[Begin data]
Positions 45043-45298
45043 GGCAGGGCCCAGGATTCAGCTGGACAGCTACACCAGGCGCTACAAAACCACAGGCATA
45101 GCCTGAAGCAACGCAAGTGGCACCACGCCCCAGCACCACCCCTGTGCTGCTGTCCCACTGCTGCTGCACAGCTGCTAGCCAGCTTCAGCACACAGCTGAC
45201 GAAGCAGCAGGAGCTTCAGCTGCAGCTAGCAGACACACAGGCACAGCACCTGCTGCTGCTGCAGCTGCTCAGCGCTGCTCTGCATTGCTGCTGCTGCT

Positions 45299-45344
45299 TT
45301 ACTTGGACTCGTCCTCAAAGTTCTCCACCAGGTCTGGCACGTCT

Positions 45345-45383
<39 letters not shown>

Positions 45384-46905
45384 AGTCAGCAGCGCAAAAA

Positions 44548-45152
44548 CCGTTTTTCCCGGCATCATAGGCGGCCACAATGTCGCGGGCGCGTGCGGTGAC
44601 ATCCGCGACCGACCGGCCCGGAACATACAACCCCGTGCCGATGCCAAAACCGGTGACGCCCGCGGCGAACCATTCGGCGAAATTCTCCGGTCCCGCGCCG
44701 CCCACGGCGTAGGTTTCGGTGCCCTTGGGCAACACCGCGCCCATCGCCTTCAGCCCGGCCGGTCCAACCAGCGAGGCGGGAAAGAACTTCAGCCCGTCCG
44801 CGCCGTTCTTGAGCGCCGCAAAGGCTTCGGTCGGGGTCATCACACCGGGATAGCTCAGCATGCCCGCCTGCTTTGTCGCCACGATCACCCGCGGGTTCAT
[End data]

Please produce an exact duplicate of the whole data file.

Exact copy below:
Positions 45043-45298
45043 GGCAGGGCCCAGGATTCAGCTGGACAGCTACACCAGGCGCTACAAAACCACAGGCATA
45101 GCCTGAAGCAACGCAAGTGGCACCACGCCCCAGCACCACCCCTGTGCTGCTGTCCCACTGCTGCTGCACAGCTGCTAGCCAGCTTCAGCACACAGCTGAC
45201 GAAGCAGCAGGAGCTTCAGCTGCAGCTAGCAGACACACAGGCACAGCACCTGCTGCTGCTGCAGCTGCTCAGCGCTGCTCTGCATTGCTGCTGCTGCT

Positions 45299-45344
45299 TT
45301 ACTTGGACTCGTCCTCAAAGTTCTCCACCAGGTCTGGCACGTCT

Positions 45345-45383
<39 letters not shown>

Positions 45384-46905
45384 AGTCAGCAGCGCAAAAA

Positions 44548-45152
44548 CCGTTTTTCCCGGCATCATAGGCGGCCACAATGTCGCGGGCGCGTGCGGTGAC
44601 ATCCGCGACCGACCGGCCCGGAACATACAACCCCGTGCCGATGCCAAAACCGGTGACGCCCGCGGCGAACCATTCGGCGAAATTCTCCGGTCCCGCGCCG
44701 CCCACGGCGTAGGTTTCGGTGCCCTTGGGCAACACCGCGCCCATCGCCTTCAGCCCGGCCGGTCCAACCAGCGAGGCGGGAAAGAACTTCAGCCCGTCCG
44801 CGCCGTTCTTGAGCGCCGCAAAGGCTTCGGTCGGGGTCATCACACCGGGATAGCTCAGCATGCCCGCCTGCTTTGTCGCCACGATCACCCGCGGGTTCAT